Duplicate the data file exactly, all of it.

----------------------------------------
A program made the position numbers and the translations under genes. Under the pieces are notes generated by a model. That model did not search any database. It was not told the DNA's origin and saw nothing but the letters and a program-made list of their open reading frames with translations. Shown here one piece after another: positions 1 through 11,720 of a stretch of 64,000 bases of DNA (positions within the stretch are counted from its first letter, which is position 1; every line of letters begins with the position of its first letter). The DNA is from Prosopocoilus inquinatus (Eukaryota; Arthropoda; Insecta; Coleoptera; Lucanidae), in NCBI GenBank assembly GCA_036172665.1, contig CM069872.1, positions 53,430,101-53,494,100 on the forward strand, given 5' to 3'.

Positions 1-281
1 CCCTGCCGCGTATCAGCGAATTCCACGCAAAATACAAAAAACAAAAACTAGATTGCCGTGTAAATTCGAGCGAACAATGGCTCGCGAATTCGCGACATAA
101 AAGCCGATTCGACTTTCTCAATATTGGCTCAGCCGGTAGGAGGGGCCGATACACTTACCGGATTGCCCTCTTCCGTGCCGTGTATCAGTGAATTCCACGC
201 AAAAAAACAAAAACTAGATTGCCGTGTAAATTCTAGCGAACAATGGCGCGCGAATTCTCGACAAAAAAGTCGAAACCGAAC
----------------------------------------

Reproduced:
A program made the position numbers and the translations under genes. Under the pieces are notes generated by a model. That model did not search any database. It was not told the DNA's origin and saw nothing but the letters and a program-made list of their open reading frames with translations. Shown here one piece after another: positions 1 through 11,720 of a stretch of 64,000 bases of DNA (positions within the stretch are counted from its first letter, which is position 1; every line of letters begins with the position of its first letter). The DNA is from Prosopocoilus inquinatus (Eukaryota; Arthropoda; Insecta; Coleoptera; Lucanidae), in NCBI GenBank assembly GCA_036172665.1, contig CM069872.1, positions 53,430,101-53,494,100 on the forward strand, given 5' to 3'.

Positions 1-281
1 CCCTGCCGCGTATCAGCGAATTCCACGCAAAATACAAAAAACAAAAACTAGATTGCCGTGTAAATTCGAGCGAACAATGGCTCGCGAATTCGCGACATAA
101 AAGCCGATTCGACTTTCTCAATATTGGCTCAGCCGGTAGGAGGGGCCGATACACTTACCGGATTGCCCTCTTCCGTGCCGTGTATCAGTGAATTCCACGC
201 AAAAAAACAAAAACTAGATTGCCGTGTAAATTCTAGCGAACAATGGCGCGCGAATTCTCGACAAAAAAGTCGAAACCGAAC